But as you can see, the end result is still pretty impressive. In addition to telling time, it also has many smartphone-like options, like being able to take pictures, record and play videos, and link to your other devices via Bluetooth. And of course, you can also phone, text, instant message and download all kinds of apps. Check out the hands-on video below:
Toshiba also made a big splash with their exhibit featuring an expanded line of tablets, notebooks and hybrids, as well as Ultra High-Definition TVs. Of note was their M9 design, a next-generation concept that merges the latest in display and networking technology – i.e. the ability to connect to the internet or your laptop, allowing you to stream video, display pictures, and play games on a big ass display!
Check out the video, and my apologies for the fact that this and the next one are in German. There were no English translations:
And then there was their Cloud TV presentation, a form of “smart tv” that merges the best of a laptop to that of a television. Basically, this means that a person can watch video-on-demand, use social utilities, network, and save their files via cloud memory storage, all from their couch using a handheld remote. Its like watching TV, but with all the perks of a laptop computer – one that also has a very big screen!
And then there was the HP Envy Recline, an all-in-one PC that has a hinge that allows the massive touchscreen to pivot over the edge of a desk and into the user’s lap. Clearly, ergonomics and adaptability were what inspired this idea, and many could not tell if it was a brilliant idea or the most enabling invention since the LA-Z-BOY recliner. Still, you have to admit, it looks pretty cool:
Lenovo and Acer also attracted show goers with their new lineup of smartphones, tablets, and notebooks. And countless more came to show off the latest in their wares and pimp out their own versions of the latest and greatest developments. The show ran from September 6th to 11th and there are countless videos, articles and testimonials to still making it to the fore.
For many of the products, release dates are still pending. But all those who attended managed to come away with the understanding that when it comes to computing, networking, gaming, mobile communications, and just plain lazing, the technology is moving by leaps and bounds. Soon enough, we are likely to have flexible technology available in all smart devices, and not just in the displays.
Nanofabricated materials are also likely to create cases that are capable of morphing and changing shape and going from a smartwatch, to a smartphone, to a smart tablet. For more on that, check out this video from Epic Technology, which showcases the most anticipated gadgets for 2014. These include transparent devices, robots, OLED curved TVs, next generation smartphones, the PS4, the Oculus Rift, and of course, Google Glass.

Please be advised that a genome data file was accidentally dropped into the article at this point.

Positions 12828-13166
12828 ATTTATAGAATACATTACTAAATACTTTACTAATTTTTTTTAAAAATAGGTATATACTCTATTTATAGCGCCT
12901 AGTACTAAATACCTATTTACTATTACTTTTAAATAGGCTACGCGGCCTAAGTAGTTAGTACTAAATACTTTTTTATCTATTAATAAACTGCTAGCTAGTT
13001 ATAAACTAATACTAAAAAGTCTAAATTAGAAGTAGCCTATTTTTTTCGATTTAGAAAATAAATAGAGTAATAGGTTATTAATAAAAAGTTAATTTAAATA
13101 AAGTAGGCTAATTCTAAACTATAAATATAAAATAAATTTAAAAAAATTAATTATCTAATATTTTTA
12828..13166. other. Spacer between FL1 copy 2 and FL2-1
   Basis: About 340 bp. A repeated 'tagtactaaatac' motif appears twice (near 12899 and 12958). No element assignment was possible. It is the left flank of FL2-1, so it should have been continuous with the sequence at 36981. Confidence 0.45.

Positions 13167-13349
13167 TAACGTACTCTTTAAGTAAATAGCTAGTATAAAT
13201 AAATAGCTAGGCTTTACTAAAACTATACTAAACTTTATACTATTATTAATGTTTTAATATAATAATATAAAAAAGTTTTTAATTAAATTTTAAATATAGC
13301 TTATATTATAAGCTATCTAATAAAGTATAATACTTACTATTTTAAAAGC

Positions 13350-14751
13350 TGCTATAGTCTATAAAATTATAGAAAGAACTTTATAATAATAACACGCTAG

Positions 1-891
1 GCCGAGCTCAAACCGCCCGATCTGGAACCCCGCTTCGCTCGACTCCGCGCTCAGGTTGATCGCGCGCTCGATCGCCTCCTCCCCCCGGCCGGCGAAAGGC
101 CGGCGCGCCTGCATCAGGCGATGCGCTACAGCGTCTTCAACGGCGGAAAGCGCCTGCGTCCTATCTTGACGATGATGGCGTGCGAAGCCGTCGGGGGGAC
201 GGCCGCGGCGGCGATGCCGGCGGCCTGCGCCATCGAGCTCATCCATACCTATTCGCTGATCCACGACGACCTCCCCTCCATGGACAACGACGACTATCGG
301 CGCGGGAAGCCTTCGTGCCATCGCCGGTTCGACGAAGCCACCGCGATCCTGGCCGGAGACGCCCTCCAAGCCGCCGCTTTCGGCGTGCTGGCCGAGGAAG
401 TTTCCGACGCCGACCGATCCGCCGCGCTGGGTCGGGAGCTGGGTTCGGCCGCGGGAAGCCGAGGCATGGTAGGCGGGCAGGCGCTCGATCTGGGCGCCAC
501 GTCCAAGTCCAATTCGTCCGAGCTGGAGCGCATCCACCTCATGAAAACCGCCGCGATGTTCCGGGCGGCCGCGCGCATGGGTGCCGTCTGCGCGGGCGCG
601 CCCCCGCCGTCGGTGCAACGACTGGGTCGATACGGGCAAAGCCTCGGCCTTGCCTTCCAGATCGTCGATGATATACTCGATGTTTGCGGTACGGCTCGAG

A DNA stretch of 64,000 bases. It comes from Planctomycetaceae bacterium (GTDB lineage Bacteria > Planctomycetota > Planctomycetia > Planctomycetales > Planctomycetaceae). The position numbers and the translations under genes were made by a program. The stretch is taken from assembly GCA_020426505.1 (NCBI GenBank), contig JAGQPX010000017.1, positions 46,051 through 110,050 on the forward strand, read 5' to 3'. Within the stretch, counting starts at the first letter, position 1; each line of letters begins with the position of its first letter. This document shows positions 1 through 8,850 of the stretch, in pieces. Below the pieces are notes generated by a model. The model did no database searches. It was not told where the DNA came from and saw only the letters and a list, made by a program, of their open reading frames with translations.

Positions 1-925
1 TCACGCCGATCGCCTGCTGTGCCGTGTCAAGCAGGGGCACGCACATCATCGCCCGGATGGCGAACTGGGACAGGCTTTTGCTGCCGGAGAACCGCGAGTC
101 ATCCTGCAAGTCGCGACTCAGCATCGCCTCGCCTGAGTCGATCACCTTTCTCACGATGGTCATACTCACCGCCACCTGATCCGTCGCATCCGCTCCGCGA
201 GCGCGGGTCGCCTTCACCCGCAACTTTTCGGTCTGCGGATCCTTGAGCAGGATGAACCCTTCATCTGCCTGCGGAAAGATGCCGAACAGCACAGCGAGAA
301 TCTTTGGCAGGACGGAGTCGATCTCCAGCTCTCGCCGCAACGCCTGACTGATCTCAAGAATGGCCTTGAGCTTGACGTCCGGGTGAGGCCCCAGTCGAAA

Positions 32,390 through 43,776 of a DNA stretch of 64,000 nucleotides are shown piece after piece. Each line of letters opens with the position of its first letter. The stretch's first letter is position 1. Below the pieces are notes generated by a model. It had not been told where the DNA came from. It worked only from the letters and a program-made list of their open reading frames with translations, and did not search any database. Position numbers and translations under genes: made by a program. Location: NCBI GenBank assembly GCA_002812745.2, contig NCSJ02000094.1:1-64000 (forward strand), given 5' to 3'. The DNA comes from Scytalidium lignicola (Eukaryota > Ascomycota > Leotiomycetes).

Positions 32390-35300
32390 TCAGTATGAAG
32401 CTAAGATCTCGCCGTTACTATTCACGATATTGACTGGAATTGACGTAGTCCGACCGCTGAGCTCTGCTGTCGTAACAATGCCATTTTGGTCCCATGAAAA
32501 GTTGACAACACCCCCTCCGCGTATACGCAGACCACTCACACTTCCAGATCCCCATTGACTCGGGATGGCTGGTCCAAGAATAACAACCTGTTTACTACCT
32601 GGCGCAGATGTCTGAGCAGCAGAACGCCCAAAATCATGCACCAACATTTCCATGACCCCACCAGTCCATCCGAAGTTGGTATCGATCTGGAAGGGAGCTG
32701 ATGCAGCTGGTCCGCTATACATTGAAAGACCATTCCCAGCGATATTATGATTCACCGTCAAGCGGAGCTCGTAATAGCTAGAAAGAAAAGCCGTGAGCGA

I think you’ll agree, next year’s gadgets are even more impressive than this year’s gadgets. Man, the future is moving fast!
As usual, HISHE has graced us with a silly, scathing and common-sense analysis of how a movie franchise was so full of plot holes so big, you could drive a truck through them! And in this installment, they tackle the ongoing (and worsening) Terminator series. Lucky for all of us this franchise is getting a reboot, because the last two movies really did a number on its credibility!
And doing a little crossover with Back to the Future, they pretty much tackled the central premise which emerged with the ongoing Terminator movies. Why send killing machines back in time to epochs that are closer and closer to the future in question? Why not go back in time to when they were a toddler and still toilet training? You could catch them while they’re on the potty instead of all grown up and qualified to use firearms!
A few times now, the website known as Envisioning Technology has snared me with their predictive posters. First there was their “Emerging Technologies” infographic for the year of 2012. That was followed shortly thereafter by “The future of health” and “The future of education“. They even took a look at popular dystopian and apocalyptic scenarios and asked the question “Should I be afraid“?
And now, in their latest infographic, they’ve tackled the future of finance. Looking at the financial industry as a whole, they attempt to gauge its readiness to technological change. While looking at trends that are likely to influence the very notion of value in the coming decades, they ask the question “are [organizations] paying enough attention to the imminent changes that will define the future of society or if they are running the risk of letting accelerating change vanquish existing business models?”